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 Post subject: Wants to study medicine
PostPosted: Tue Sep 30, 2014 6:34 am 
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Joined: Wed Aug 22, 2012 3:39 pm
Posts: 66
My son wants to study medicine and currently in year 10. He hasn't done any extra activities related to that field. Some of my friends suggested that he should do some course in St John Ambulance?

Any advice or sugesstions please? He is acadamically strong but I know it is a very tough field to get in, so I guess, he needs to do some thing extra?


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PostPosted: Mon Oct 06, 2014 5:19 pm 
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Joined: Thu Oct 15, 2009 2:06 pm
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Year 10 is a good time to start thinking about this- work experience is very important. He needs to know that he enjoys the caring side of medicine, so volunteering in community projects or residential homes is useful. At some stage -once he is 16 or over- he should try to get some experience working with a GP or in a hospital just so he knows what sort of things the job involves. Examples of leadership skills go down well, like running clubs or D of E, and commitment to extracurricular things useful too. Hope that helps?


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PostPosted: Mon Oct 06, 2014 6:05 pm 
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Joined: Mon Feb 12, 2007 1:21 pm
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http://www.thestudentroom.co.uk/wiki/medicine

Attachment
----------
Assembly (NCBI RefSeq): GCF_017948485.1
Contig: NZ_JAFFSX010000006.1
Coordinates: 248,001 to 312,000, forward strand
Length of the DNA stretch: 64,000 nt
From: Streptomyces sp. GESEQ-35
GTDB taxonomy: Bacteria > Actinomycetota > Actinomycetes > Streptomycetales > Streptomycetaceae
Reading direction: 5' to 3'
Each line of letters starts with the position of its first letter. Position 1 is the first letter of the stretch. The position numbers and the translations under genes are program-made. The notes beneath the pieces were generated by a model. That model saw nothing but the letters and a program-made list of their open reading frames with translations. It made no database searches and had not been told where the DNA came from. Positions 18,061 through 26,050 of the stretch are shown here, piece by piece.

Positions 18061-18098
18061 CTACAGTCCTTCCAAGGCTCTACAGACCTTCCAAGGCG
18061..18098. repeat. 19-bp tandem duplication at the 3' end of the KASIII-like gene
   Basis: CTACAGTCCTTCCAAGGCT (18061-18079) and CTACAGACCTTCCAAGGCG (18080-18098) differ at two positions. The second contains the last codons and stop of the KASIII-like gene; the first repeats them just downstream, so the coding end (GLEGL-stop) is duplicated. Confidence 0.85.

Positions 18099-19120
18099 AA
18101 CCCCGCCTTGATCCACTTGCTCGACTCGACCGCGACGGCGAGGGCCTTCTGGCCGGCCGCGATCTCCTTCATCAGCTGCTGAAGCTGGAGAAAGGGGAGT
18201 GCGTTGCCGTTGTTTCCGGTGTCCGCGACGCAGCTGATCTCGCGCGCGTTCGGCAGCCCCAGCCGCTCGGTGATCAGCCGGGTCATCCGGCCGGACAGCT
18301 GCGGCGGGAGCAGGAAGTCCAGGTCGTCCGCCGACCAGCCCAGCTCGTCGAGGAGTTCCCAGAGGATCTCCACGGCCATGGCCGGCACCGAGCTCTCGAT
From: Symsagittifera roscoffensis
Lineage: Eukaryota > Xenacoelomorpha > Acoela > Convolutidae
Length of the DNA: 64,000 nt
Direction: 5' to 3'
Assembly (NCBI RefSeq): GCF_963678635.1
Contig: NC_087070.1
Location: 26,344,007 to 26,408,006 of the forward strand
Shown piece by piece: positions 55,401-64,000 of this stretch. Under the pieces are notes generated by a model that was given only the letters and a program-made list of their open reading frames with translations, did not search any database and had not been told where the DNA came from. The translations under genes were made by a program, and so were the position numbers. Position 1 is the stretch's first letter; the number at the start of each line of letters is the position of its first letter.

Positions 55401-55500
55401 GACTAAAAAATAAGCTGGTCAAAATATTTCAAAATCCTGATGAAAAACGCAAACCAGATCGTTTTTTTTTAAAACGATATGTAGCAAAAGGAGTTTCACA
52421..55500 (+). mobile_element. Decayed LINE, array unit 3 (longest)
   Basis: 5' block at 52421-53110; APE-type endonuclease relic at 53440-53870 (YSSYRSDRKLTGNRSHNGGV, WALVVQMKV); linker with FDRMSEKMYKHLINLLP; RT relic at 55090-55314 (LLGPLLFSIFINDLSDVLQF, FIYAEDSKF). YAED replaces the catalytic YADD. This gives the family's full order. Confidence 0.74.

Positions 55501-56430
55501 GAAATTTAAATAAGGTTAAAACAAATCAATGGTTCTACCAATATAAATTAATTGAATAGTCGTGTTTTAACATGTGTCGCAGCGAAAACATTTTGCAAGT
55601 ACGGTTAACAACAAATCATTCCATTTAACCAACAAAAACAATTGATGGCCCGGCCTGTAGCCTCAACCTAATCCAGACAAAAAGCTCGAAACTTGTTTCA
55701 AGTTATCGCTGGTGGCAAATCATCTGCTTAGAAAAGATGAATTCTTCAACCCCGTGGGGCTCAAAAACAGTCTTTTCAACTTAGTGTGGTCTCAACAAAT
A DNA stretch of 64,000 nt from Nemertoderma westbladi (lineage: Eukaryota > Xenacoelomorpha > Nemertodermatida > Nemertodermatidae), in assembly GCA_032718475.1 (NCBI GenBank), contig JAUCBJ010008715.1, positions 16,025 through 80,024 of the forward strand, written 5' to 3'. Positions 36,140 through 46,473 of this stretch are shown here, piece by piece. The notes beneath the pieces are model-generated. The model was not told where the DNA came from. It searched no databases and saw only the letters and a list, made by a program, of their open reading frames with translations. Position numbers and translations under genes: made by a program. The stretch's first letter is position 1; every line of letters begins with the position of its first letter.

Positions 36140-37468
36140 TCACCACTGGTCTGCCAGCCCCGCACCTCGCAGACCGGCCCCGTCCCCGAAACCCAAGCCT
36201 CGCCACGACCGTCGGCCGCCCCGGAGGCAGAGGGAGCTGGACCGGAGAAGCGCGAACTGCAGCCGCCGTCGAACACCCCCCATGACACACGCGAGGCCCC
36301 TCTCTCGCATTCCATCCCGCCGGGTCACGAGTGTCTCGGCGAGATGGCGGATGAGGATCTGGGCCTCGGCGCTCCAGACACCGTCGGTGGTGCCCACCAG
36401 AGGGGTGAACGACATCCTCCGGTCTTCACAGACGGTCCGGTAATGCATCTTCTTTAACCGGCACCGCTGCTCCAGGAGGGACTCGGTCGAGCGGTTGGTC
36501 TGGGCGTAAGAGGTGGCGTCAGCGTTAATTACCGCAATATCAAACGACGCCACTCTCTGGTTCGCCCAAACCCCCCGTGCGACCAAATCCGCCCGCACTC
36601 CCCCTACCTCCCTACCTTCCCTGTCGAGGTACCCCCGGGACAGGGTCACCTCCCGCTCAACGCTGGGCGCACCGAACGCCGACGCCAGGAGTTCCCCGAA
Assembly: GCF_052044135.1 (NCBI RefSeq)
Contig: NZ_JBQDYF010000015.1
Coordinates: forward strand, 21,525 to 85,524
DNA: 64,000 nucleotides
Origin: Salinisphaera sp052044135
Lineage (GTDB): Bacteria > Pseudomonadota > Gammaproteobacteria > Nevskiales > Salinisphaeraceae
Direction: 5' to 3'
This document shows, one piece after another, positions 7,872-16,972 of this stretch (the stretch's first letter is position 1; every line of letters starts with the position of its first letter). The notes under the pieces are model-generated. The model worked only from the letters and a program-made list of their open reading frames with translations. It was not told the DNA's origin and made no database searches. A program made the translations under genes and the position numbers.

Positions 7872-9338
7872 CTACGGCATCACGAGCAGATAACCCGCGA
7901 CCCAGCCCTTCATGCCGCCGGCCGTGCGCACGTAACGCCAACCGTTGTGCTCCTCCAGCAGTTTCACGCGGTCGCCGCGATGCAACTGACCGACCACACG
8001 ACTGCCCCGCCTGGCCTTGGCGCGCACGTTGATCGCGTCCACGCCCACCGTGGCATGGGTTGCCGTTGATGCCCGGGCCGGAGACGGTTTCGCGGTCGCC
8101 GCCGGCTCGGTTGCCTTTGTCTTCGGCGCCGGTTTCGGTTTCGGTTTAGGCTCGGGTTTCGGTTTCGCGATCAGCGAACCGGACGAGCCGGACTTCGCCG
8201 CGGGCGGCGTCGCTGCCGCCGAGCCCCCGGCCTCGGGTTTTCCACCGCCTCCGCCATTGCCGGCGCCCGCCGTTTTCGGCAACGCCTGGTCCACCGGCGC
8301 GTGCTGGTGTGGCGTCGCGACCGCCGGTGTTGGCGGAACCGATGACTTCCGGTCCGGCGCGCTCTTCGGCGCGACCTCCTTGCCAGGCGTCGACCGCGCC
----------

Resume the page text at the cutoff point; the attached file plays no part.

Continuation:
There is a useful source of infromation re medicine on the student room but be aware that some of the content on the forum is a bit adult for Year 10.


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PostPosted: Mon Oct 06, 2014 6:12 pm 
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Joined: Fri Sep 15, 2006 8:51 am
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It is very much a grown up world, both applying for and studying medicine... that can be the trouble with getting work experience in that it is really quite hard to properly consent people to having a schoolchild around when discussed confidential medical matters.

Suspect St John's Ambulance might be a good place to start as they do have cadet members etc


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PostPosted: Tue Oct 07, 2014 1:05 pm 
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Joined: Wed Apr 13, 2011 10:25 pm
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My eldest dd is in her first year and started after she did a BSc degree first, but that is a long and expensive route. :lol:

We couldn't get direct work experience in our local hospital due to having the wrong postcode, but I would suggest taking anything you can get your hands on even if it's not directly related, such as working as a pharmacy assistant ( My dd also did two weeks with a dentist, :lol: ), but with this you could still talk about learning about the benefits and disadvantages of electronic prescriptions, patient confidentiality (she saw prescriptions of people she knew), some of the main common problems affecting the area, learning how to work as a team, dealing with angry customers :evil: it also improves knowledge about common over the counter medications, but the biggest bonus is getting to actually also talking to the pharmacist on duty .

Secondly I don't think it's too early to go to open days if you have the time ( I work for a London university- so I am biased and love open days) . You actually get the chance to speak to current medical students as well as tutors and get to know more about the course and what it actually entails.


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